How many financial institutions were prepared to address environmental activist demands to cease supporting most energy and non-energy mineral businesses? How many were prepared with governance, operational, communications, and financial contingencies addressing disruptions caused by the global pandemic? How many customer-facing businesses had effective contingency plans for contactless services or were prepared for the explosion of social justice issues that have required rapid public corporate governance and communications actions? How many had meaningful business interruption insurances?
Coming at a time of generalized public anger, polarized politics, and the weaponization of social media, these challenges pose new reputational perils – economic losses caused by the actions of stakeholders who are disappointed and angry over expectations that have not been met – and place the entire enterprise at substantial risk.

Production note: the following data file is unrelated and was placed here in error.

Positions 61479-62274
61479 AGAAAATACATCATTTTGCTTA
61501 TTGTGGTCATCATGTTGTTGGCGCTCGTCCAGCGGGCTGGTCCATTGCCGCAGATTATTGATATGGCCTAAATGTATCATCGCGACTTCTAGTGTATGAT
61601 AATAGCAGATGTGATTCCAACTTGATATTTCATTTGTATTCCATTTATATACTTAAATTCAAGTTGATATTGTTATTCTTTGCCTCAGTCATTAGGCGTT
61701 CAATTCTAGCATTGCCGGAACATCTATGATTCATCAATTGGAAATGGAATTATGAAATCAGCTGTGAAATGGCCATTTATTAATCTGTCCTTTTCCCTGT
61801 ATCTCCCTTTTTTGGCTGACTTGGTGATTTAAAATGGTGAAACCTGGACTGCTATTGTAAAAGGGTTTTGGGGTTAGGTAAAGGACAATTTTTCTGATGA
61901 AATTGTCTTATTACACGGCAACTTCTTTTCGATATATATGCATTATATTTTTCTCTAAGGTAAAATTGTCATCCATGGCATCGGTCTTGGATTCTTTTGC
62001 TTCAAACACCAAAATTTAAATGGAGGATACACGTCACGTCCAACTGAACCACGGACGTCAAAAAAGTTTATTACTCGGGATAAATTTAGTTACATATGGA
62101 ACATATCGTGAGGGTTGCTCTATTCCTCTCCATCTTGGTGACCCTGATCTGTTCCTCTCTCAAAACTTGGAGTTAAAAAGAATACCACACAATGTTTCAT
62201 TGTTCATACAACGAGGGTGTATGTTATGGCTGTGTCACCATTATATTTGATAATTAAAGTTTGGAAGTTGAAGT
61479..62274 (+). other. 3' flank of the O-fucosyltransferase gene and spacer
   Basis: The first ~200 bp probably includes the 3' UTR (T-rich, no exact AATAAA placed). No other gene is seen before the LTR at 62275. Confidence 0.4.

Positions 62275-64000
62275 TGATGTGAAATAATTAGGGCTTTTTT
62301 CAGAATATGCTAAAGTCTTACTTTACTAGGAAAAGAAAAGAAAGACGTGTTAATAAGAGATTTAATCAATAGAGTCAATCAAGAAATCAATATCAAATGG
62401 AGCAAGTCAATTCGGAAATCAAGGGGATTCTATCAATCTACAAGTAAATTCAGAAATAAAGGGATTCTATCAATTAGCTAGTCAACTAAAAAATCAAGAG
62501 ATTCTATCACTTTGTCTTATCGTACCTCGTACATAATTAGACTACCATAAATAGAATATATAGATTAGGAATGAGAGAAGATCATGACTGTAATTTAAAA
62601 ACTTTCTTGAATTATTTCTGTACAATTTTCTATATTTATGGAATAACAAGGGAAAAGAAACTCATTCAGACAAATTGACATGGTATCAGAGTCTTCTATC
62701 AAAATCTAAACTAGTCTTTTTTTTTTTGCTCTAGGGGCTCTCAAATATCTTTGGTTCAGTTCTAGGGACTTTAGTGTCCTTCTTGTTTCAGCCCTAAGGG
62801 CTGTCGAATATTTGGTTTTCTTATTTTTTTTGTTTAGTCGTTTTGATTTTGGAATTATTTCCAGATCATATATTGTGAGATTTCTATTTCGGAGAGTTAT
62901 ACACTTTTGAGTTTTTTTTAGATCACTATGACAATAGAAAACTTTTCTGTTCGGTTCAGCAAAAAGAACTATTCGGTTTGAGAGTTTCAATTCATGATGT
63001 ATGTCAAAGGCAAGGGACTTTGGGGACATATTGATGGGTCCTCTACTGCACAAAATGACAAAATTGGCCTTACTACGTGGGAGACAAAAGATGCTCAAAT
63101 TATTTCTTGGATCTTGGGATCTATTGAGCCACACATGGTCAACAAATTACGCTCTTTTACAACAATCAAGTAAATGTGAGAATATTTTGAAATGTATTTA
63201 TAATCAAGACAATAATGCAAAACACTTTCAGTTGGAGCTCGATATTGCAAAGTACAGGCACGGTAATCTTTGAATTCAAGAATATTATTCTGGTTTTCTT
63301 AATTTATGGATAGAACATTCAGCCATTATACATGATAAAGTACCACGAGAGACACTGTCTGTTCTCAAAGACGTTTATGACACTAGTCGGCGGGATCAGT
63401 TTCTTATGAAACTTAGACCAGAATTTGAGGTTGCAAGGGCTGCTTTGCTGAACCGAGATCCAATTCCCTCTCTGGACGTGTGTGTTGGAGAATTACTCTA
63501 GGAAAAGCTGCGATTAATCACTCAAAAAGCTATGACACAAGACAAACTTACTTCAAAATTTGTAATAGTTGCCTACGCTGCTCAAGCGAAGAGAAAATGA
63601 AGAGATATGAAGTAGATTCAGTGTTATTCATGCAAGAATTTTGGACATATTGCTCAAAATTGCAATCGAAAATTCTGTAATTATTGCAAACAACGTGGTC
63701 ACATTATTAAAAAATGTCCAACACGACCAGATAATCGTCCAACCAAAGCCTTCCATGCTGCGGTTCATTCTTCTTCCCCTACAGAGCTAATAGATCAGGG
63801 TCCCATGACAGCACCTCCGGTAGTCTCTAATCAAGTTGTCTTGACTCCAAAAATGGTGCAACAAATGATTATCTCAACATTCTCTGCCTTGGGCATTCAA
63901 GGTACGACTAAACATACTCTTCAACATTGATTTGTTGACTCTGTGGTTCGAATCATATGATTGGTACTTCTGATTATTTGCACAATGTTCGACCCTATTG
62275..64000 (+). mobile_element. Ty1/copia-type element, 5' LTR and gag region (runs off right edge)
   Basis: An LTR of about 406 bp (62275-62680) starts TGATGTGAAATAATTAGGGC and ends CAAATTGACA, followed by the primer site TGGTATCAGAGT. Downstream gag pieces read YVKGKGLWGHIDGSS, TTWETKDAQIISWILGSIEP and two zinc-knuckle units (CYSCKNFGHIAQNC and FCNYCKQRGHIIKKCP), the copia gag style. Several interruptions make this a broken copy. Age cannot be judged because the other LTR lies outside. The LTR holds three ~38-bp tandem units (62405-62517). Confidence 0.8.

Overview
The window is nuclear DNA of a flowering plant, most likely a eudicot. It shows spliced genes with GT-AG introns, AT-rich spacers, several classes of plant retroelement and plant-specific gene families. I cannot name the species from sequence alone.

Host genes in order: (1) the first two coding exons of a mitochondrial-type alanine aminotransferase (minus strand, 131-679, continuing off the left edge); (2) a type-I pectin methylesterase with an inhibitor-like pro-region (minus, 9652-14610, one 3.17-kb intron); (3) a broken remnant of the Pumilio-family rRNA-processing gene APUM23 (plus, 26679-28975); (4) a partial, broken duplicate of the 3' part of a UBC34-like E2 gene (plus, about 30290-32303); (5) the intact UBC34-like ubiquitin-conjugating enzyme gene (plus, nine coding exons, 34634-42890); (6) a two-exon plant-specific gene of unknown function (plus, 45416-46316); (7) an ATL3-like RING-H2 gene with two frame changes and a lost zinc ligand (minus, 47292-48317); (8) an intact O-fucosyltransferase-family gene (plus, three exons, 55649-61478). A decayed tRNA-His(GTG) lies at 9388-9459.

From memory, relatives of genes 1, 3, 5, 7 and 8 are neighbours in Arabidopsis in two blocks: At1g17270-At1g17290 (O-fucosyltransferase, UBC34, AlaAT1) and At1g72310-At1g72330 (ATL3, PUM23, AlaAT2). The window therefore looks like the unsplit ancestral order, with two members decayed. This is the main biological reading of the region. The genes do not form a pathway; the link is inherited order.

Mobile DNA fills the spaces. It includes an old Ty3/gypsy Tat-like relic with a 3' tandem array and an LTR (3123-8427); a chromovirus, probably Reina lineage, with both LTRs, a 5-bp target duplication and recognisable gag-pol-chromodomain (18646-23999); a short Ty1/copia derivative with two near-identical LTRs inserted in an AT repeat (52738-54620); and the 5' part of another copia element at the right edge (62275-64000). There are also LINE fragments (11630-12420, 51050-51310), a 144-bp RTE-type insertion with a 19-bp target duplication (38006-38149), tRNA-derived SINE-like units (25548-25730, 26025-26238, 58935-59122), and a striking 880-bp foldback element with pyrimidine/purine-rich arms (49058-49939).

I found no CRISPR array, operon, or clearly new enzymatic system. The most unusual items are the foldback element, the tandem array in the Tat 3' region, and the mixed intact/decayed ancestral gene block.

As the economy and the public mood continue to worsen, financial services firms and banks will be bigger targets than ever for negative media and social media commentary that can amplify the emotional intensity of a committed group of stakeholders and attract like-minded constituents into a material aggregate of reputational risk potential. Issues that otherwise would have had negligible business impacts – issues like downsizings of staff, complaints of discrimination or harassment, aggressive sales tactics, the ups and downs of market cap – suddenly will be headline-making news.
Board members of these companies should be particularly concerned. The Caremark International litigation that set the legal standard for board liability made it clear that boards have a duty to protect that which is mission critical to operational viability. With reputation now widely recognized as central to corporate value, plaintiffs’ lawyers are seeing opportunities.
Dozens of cases over the past two years note damage to companies’ reputations as an issue, and board members are increasingly being targeted. Courts are viewing directors’ duty of loyalty more expansively and are sustaining pleadings. The Wells Fargo derivative litigation which had a record settlement was just the beginning.